Thursday, October 31, 2013

Illustration Friday : Creature

I haven't done Illustration Friday in a while but since I have finished this Little Red Riding Hood piece, I thought it would work for this week's theme "Creature".  I think she's in trouble.  Follow this link and check out more great illustrations and artwork!  Thanks for stopping by and if you have a second, leave a comment and tell me what you think.

Wednesday, October 30, 2013

Creative November Challenges

As is I don't have enough to do on a day to day basis....

Actually it is time for me to push a little harder, work more consistently and get busy making art.  In the process of scouring the internet for help and inspiration, I am now hip to the challenges that are out there in the world of cyber-space.  There are so many, but these two suit me just fine.  I am going to fill a note book with daily sketches and picture book ideas so that at the turn of the new year, I will be all ready to start pushing harder and having a clearer direction to go in as I continue down the road toward becoming a published professional illustrator.  I have been making a lot of art, but not so much head way and I hope that by pushing myself this month, I will quicken my pace and keep moving forward!

If you want to take the challenges follow these links: Tara Lazar's PiBoIdMo - Picture Book Idea Month and Linda Silverstri's SkADaMo - Sketch a Day Month.  And if you want to be super organized about it with a nifty worksheet check out Jenn Bower's blog.  Sign up and join me in the fun and inspiration.  Please be sure to leave a comment and tell me if you are up to the challenge!

Sunday, October 6, 2013

Illustrator Study: Maurice Sendak

image found on Wikipedia
I am beginning a new series here on my blog about famous and influential illustrators and chose Maurice Sendak to start off with.  I have read several articles about him and his work and have enjoyed sharing "Where the Wild Things Are" with my kids.  It seems there are different reactions to his work.  Some adults find him disturbing.  Some kids do too.  Both my children found the first reading of Wild Things to be scary.  And I have read a few of his other pieces, "Outside Over There" and "In the Night Kitchen".  His stories are a bit unsettling, and writers who enjoy him often comment on his ability to be truthful with children.  Whether you find him shocking or not, his art work is something to admire in and of itself.  And he is not afraid to make monsters scary, children less than wholesome and create landscapes and settings that live and breath in their own right.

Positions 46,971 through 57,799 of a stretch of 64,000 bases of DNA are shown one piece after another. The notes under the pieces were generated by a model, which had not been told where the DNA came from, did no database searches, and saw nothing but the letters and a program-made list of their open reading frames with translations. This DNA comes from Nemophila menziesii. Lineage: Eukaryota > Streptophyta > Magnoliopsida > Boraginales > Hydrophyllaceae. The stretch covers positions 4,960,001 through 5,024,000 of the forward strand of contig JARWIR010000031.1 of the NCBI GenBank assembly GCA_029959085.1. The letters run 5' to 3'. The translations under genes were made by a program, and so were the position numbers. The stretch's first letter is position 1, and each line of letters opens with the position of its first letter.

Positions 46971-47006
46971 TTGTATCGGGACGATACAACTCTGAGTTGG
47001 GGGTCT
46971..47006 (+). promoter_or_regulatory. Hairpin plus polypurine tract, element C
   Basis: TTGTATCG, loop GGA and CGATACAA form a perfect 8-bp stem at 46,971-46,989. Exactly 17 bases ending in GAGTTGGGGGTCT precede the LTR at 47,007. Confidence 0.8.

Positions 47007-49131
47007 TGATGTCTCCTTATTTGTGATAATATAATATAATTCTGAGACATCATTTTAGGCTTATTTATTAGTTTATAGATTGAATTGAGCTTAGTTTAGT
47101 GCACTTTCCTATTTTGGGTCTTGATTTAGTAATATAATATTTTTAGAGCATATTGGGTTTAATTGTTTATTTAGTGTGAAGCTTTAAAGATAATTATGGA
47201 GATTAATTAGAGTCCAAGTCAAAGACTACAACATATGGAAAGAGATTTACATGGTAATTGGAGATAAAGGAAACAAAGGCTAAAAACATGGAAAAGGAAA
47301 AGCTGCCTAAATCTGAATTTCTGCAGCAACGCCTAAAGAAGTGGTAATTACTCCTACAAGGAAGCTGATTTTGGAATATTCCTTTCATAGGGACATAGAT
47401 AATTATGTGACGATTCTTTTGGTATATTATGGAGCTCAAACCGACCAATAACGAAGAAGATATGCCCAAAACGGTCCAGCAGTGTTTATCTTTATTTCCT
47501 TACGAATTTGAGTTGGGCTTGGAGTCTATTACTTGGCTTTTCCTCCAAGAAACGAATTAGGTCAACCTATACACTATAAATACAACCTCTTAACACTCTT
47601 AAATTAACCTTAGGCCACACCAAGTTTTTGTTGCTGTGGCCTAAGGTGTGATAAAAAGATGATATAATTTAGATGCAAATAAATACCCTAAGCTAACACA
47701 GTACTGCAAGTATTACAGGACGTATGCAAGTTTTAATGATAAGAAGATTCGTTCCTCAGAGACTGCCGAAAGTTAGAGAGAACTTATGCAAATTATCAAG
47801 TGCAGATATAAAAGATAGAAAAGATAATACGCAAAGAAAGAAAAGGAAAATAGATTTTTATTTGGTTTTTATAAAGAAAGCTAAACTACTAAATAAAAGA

I decided to try to copy the style he uses in "Where the Wild Things Are".  From my time in college studio classes, I recall more than one professor urging students to copy the masters and develop our own styles from what flowed out of those lessons.  So I am following that advice here.  I never had any formal illustration training, so where better to learn than from the old masters like Sendak.

I love the style he uses here with his brown tones in every color, giving the artwork a far away remembered feeling like black and white photos which have been colorized.  And I love the ink work.  His cross hatching is so intricate and skillful.  He uses it to create shadow and texture as well as defining what is real from what is the dream.

My attempt at using Mr. Sendak's illustration style
 and characters
My effort is certainly not up to his standards, but it has been a great chance to practice pen and ink as well as balancing colors and tones.  I have gotten to see my own weaknesses as well as strengths and that is always a great way to learn.

I hope you will come back to see what illustrator I will learn from next.  There are so many great ones and so many styles to choose from.  I would love to read some suggestions.  Maybe your favorite illustrator?  Who has influenced your work, or was just your favorite from childhood?  Please share in the comments below!  Thanks so much for stopping by!